Preface The technology of resistive magnets was founded in the nineteenth century, and developments have continued, with magnetic fields of about 23 tesla (T) (1T= 104 gauss) being attainable at present. In a parallel development, superconducting materials were discovered in the second decade of this cen- tury; recent advances have led to superconducting magnets affording fields up to 17 T. A melding of the two technologies allows fields of about 30 T today. Higher fields are obtainable with pulsed conditions. Using quasi-static (up to several tenths of seconds) systems, one can achieve 40 T. For still higher fields, there are short-time pulses (of the order of microseconds) that supply fields up to 100 T in a nondestructive manner and fields above 300 T in a manner destructive of sample and coil. Fifteen years ago the National Magnet Laboratory was commissioned and was the major facility of its type in the world. Since that time, nearly all the major high-field technology advances have occurred in the United States. However, in recent years, other countries have developed facilities, so that today major centers affording the above-mentioned field strengths are found throughout Europe and in Japan, as well as in the United States. Believing it timely to consider where the development of this technology is leading, the Solid State Sciences Cornmittee of the National Research Coun- cil's Assembly of Mathematical and Physical Sciences proposed a study to assess: 1. The importance of high magnetic fields to present and future research in all areas; 2. The importance of high magnetic fields to present and future technol- ogies; 3. The identification of any areas of research that might offer major opportunities for exploitation of high magnetic fields; 4. The present and future science and technology for the generation of high magnetic fields; v

Vi PREFACE 5. The role of large magnetic facilities in the overall scientific and techni- cal community. The Committee established a panel to study these points and any others it deemed important. The panel was organized in June 1978 and at its first meeting divided its study into four parts, each to be handled by a subpanel. These four were (a) Scientific Opportunities, (b) Applications, (c) Magnet De- sign and Materials, and (d) High Magnetic Field Facilities and Users. Each subpanel prepared a report, which is included in this final report of the Panel. Many questions arose during the course of the Panel's discussions. Some we were able to address, and these are covered in the report; others we could not address. It is clear that large facilities will continue to play a major role in high-magnetic-field development; however, we did not make any recommen- dations as to what or where these facilities should be. In addition, we did not assess the performance of the existing large facilities. Although we considered the costs associated with the attainment of higher fields, we did not specify a funding program. If our recommendations are followed, implementation will proceed with a coordinated plan for funding and for a detailed design and development of hardware and associated facilities. What we have done is to identify specific important objectives for future high-magnetic-field develop- ment and to recommend the most effective means to move toward those objectives. I wish to thank all members of the Panel and all consultants to it for their conscientious work, which they performed in spite of the pressing obligations of their regular activities. I also wish to thank the many members of the scientific and engineering communities who responded to inquiries, for with- out those responses this report could not have been written. The names of those who contributed to the study appear in Appendix B to this report. Support for this study was provided by the National Science Foundation (Contract C-310, Task Order 385), for whose interest and cooperation we are most grateful. Seymour P. Keller, Chairman Panel on High Magnetic Field Research and Facilities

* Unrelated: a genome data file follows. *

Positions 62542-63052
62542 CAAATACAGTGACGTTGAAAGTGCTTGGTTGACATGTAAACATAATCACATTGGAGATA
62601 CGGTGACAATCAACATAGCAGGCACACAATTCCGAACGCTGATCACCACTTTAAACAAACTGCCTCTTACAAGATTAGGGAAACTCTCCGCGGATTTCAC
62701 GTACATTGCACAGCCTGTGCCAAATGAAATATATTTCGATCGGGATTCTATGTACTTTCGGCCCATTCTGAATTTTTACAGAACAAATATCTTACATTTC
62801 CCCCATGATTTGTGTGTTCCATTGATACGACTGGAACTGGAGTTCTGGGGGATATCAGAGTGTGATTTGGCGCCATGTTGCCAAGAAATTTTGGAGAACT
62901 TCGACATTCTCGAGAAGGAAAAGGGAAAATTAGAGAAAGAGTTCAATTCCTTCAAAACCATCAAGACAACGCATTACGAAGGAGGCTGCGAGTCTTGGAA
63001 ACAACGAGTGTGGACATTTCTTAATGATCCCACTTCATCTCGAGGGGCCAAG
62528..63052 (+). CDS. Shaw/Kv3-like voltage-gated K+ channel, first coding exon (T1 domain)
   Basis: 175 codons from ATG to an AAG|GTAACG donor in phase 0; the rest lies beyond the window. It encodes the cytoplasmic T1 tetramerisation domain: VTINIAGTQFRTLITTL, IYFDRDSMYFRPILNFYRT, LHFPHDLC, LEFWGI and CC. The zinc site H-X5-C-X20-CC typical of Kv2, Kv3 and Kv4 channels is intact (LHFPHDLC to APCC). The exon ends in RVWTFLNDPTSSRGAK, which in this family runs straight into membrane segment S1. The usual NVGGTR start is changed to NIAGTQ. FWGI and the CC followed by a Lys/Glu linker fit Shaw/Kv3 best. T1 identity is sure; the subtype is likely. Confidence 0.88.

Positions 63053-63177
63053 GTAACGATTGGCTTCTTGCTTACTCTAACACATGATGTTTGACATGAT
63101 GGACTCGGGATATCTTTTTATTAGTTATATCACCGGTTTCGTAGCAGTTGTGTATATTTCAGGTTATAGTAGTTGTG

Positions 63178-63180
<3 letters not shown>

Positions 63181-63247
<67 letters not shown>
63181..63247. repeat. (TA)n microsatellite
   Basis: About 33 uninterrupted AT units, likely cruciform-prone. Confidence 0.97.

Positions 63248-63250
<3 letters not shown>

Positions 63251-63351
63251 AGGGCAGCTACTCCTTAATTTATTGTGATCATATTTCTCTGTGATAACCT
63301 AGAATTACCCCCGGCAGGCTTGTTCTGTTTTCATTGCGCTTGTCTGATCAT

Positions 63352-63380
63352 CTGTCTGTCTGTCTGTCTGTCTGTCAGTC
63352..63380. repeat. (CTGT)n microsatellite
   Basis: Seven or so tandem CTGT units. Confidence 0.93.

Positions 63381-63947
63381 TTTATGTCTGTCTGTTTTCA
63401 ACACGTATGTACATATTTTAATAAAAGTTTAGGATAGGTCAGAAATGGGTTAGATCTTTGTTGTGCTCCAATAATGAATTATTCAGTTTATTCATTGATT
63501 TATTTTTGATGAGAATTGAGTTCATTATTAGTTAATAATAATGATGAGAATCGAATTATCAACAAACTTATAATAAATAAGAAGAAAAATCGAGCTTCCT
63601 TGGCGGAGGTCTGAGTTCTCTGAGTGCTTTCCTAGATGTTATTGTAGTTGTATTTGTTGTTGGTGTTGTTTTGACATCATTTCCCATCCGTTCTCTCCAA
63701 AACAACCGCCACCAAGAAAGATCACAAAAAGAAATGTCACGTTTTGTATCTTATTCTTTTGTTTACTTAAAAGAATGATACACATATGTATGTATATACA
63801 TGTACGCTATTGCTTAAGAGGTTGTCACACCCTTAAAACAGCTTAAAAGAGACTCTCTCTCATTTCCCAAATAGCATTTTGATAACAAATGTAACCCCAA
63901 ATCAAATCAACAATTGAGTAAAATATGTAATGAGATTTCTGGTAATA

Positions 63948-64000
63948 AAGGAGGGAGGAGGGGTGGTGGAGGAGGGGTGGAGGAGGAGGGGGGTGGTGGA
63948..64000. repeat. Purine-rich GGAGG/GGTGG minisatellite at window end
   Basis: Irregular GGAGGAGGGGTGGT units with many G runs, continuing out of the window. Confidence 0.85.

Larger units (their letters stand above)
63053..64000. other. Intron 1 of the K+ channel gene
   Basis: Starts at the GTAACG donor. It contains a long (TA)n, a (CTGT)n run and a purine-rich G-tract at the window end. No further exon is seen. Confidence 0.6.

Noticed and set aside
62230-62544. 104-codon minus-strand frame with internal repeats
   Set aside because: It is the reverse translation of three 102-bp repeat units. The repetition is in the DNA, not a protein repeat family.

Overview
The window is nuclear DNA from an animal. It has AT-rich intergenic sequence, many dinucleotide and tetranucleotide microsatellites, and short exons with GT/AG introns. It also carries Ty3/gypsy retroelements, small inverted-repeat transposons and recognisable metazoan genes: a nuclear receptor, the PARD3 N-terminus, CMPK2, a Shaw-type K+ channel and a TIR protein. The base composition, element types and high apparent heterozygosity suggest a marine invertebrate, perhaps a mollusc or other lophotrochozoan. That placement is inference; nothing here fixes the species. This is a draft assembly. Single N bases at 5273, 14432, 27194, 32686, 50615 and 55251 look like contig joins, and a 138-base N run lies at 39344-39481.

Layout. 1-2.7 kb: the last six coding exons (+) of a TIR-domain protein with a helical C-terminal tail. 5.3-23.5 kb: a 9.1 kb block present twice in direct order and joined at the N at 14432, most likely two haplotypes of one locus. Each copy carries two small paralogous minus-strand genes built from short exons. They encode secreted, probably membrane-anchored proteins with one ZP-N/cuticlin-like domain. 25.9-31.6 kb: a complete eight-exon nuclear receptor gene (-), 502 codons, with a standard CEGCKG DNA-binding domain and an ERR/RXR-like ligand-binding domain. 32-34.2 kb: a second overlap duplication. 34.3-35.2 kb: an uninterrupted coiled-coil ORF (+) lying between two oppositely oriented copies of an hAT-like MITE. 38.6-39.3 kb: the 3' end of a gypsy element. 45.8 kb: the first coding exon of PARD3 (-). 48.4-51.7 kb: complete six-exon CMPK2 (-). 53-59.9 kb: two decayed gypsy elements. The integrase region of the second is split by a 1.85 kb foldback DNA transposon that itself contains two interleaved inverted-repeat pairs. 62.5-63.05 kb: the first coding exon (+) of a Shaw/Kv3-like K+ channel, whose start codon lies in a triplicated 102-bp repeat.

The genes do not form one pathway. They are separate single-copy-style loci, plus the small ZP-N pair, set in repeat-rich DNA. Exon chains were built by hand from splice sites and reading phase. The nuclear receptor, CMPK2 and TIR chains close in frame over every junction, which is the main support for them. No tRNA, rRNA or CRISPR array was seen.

Contents 1 INTRODUCTION 1 2 CONCLUSIONS 4 3 SCIENTIFIC OPPORTUNITIES 8 Introduction 8 Conclusions and Highlights 9 Detailed Discussion of Scientific Opportunities 13 4 APPLICATIONS 38 Introduction 38 Conclusions 39 High-Magnetic-Field Technology 40 Energy Technology 41 Magnetic Separation 47 Defense Technology 49 Other Applications 51 5 MAGNET DESIGN AND MATERIALS 55 Introduction 55 Conclusions 56 Continuous-Field Generation 57 Quasi-static Pulse Systems 64 Short-Pulse Systems: Field Greater than 100 T 67 6 HIGH-MAGNETIC-FIELD FACILITIES AND USERS 72 Introduction 72 Conclusions 73 Current Status of High-Magnetic-Field Facilities 74 Facility Plans and Possibilities 87 Facility Utilization and User Considerations 89 APPENDIX A: Letter to the Scientific Community 94 APPENDIX B: Contributors to the Study of High-Magnetic-Field Research and Facilities 96 vU